There have been scattered flashes of tantalising success, such as 2nd tier Wednesday winning the Rumbelows Cup in 1991 against Man U, two Cup Finals against Arsenal (losing them both), and 3rd place in the last season of Division 1 in ’92. United can justifiably point to the success of Chris Wilder’s management with their dizzy rise from the middle of the 3rdtier in 2017, to 9th place in the Premier League last season.
Supporters of both clubs must have thought at the time ‘at last we’ve got it right and we here to stay at the top table’, but it wasn’t to be. So, why? How can clubs like Burnley, Brighton and Crystal Palace crack the code, and why can’t a Sheffield club do a Liverpool, or a Manchester?
United’s issue of a lack of investment seems to be a straightforward one, but there is still much commonality in the issues affecting both clubs.
Wednesday were always going to have an uphill struggle starting this season on -12 points due to accounting irregularities (later reduced on appeal to -6 points). Interestingly the blame for failure isn’t directed primarily at the players. I’ve seen them many times this season, and never did I think they didn’t care, or weren’t fit enough, or lacked basic skills. They have been inconsistent to a fault and prone to individual errors at vital moments, but is that due to too much tinkering by the four managers they have had in charge of them this last season? I would question why the managers have largely set them up to defend rather than attack. Never likely to win friends or matches, this certainly didn’t play to the strengths of those selected to represent the club on the field. So why in 2020/21 season, has the team on the field lost 27 points from winning positions, and (just let this fact sink in), won only one single point in a game where they have fallen behind (the last match vs. Derby). Those two facts are staggering in their own right and would justify much finger pointing at the team, but they indicate much deeper club-wide issues.
People usually buy football clubs to turn a profit in the future. They think they’re good enough to do that. Some do, some don’t. Anyone from outside this country who buys outright or has a major share in a club and who is not aware of the club’s history, culture and customs, may well be on a hiding to nothing. Dejphon Chansiri (SWFC owner) seemed to know nothing about SWFC when he bought the club from Milan Mandaric in 2015, but had the money due his family’s track record in the Thai fishing industry – hardly a guarantee success on the football field.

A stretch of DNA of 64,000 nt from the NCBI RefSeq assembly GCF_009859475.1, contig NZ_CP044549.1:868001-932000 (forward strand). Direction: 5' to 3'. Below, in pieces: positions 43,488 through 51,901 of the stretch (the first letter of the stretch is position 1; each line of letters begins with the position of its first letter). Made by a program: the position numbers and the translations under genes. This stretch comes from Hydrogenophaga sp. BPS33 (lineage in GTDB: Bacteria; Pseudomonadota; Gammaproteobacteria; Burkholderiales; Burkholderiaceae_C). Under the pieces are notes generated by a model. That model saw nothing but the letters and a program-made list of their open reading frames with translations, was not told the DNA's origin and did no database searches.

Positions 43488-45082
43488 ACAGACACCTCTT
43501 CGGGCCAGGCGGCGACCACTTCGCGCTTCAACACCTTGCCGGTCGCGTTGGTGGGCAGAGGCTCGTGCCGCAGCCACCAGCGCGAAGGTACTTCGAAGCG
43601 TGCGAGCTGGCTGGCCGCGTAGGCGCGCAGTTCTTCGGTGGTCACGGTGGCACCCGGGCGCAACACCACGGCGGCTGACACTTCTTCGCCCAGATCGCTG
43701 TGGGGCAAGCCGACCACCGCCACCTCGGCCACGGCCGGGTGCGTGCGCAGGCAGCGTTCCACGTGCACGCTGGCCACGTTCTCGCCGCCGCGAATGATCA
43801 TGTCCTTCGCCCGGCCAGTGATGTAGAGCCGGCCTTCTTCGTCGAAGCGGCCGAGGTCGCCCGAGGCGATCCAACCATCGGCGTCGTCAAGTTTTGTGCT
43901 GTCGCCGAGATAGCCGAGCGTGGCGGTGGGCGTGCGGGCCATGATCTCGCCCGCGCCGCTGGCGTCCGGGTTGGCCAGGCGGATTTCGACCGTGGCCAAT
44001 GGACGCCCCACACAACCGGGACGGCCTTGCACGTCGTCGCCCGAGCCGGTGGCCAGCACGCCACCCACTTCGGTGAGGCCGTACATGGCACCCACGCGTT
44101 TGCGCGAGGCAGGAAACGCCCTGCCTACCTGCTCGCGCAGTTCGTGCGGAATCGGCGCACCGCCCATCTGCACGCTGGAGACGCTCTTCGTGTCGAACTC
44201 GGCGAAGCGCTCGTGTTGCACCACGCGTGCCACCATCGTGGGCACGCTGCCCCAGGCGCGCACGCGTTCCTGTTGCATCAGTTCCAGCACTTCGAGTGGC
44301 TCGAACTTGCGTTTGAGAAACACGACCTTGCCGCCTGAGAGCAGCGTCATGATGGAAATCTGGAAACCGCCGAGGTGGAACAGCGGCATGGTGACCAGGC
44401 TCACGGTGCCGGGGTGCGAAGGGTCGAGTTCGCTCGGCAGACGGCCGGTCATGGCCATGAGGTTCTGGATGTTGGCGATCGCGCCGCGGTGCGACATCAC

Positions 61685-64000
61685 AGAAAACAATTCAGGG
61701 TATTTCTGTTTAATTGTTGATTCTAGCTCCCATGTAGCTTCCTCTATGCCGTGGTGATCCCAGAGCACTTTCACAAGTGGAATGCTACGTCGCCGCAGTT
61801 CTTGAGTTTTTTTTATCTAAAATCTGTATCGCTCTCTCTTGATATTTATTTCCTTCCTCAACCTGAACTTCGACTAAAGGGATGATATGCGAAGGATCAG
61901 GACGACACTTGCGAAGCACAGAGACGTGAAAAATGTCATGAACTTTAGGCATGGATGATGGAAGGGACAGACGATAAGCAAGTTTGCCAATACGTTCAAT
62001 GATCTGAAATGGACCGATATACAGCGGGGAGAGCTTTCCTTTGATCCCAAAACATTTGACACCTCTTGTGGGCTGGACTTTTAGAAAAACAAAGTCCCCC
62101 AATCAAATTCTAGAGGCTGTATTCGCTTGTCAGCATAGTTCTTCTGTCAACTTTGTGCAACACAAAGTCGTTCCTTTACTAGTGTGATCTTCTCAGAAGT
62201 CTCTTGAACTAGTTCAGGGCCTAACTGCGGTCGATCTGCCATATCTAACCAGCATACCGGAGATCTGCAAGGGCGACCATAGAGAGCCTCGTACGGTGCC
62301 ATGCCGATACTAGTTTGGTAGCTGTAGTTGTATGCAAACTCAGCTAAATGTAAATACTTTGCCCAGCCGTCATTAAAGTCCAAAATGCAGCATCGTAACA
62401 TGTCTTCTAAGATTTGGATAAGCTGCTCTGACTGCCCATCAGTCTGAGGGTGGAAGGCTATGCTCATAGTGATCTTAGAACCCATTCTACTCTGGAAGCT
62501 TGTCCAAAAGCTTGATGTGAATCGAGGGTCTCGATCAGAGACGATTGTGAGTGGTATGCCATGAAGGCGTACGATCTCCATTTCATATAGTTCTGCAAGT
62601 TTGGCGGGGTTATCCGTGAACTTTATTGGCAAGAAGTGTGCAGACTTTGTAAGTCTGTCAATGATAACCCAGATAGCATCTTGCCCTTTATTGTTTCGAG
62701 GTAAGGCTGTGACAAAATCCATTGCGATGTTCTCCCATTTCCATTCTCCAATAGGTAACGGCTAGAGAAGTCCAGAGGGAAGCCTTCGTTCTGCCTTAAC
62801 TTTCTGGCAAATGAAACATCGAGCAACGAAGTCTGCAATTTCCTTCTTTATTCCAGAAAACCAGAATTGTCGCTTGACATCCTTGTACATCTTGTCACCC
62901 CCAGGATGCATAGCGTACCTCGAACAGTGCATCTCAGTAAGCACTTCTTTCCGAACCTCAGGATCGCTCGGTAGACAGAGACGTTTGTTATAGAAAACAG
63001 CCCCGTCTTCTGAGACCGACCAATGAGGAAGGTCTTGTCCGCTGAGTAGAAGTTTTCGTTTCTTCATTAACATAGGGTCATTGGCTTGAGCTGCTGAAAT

Credit to him for the new playing surface, appointing the charismatic Carlos Carvalhal as manager, and pitching in with a wad of cash to buy some name players, albeit some who were sliding down from the top of their game and some who spent more time sliding onto the treatment table. His first two seasons at the helm brought a play-off final vs Hull (lost 1-0), and the playoffs the following season (lost to Huddersfield). At that point the good times, such as they were, stopped rolling, and Wednesday now find themselves spending the 2021/22 season in Division 1. Mr Chansiri’s investment has not worked out – and he laid himself open to criticism with his choice of ‘advisors’, when all he had to do upon arriving was to listen to those who understand Sheffield football, and appoint former manager and Wednesday all-round legend Howard Wilkinson – a man thoroughly versed in the club and city culture – as his right hand. If he had, most are certain that there would have been a different story to tell. His own choice of ‘advisors’ seemed bizarre at best, with one of them, Erik Alonso, going on to buy Derby County, Wednesday’s opponents in the final match, andf with whom we vie for a relgation spot.
United’s owner is Prince Abdullah bin Mosa’ad bin Abdulaziz Al Saud, and like Chansiri, not a local lad, but one who might sniff a return on his investment in due course. There has been friction around the club both before and after his arrival, coming to a head in the High Court. His son-in-law, Prince Musaad, has recently resigned from his role as Chairman. But the true test is how he has invested in his acquisition. The investments he has overseen on the playing field, have been very poor, resulting in swift relegation back to the Championship, but with the benefit of parachute payments to soften the blow. They should have enough about them to ensure no further drop from there.